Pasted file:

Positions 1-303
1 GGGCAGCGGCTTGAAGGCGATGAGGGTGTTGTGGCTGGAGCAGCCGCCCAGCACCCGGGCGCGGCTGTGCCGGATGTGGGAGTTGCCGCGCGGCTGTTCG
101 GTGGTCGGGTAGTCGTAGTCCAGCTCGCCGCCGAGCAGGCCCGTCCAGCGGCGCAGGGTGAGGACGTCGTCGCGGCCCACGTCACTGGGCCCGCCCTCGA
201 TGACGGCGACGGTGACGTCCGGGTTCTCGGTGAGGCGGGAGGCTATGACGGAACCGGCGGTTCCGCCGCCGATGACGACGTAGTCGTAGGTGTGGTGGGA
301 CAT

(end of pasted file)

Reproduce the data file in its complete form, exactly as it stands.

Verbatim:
Positions 1-303
1 GGGCAGCGGCTTGAAGGCGATGAGGGTGTTGTGGCTGGAGCAGCCGCCCAGCACCCGGGCGCGGCTGTGCCGGATGTGGGAGTTGCCGCGCGGCTGTTCG
101 GTGGTCGGGTAGTCGTAGTCCAGCTCGCCGCCGAGCAGGCCCGTCCAGCGGCGCAGGGTGAGGACGTCGTCGCGGCCCACGTCACTGGGCCCGCCCTCGA
201 TGACGGCGACGGTGACGTCCGGGTTCTCGGTGAGGCGGGAGGCTATGACGGAACCGGCGGTTCCGCCGCCGATGACGACGTAGTCGTAGGTGTGGTGGGA
301 CAT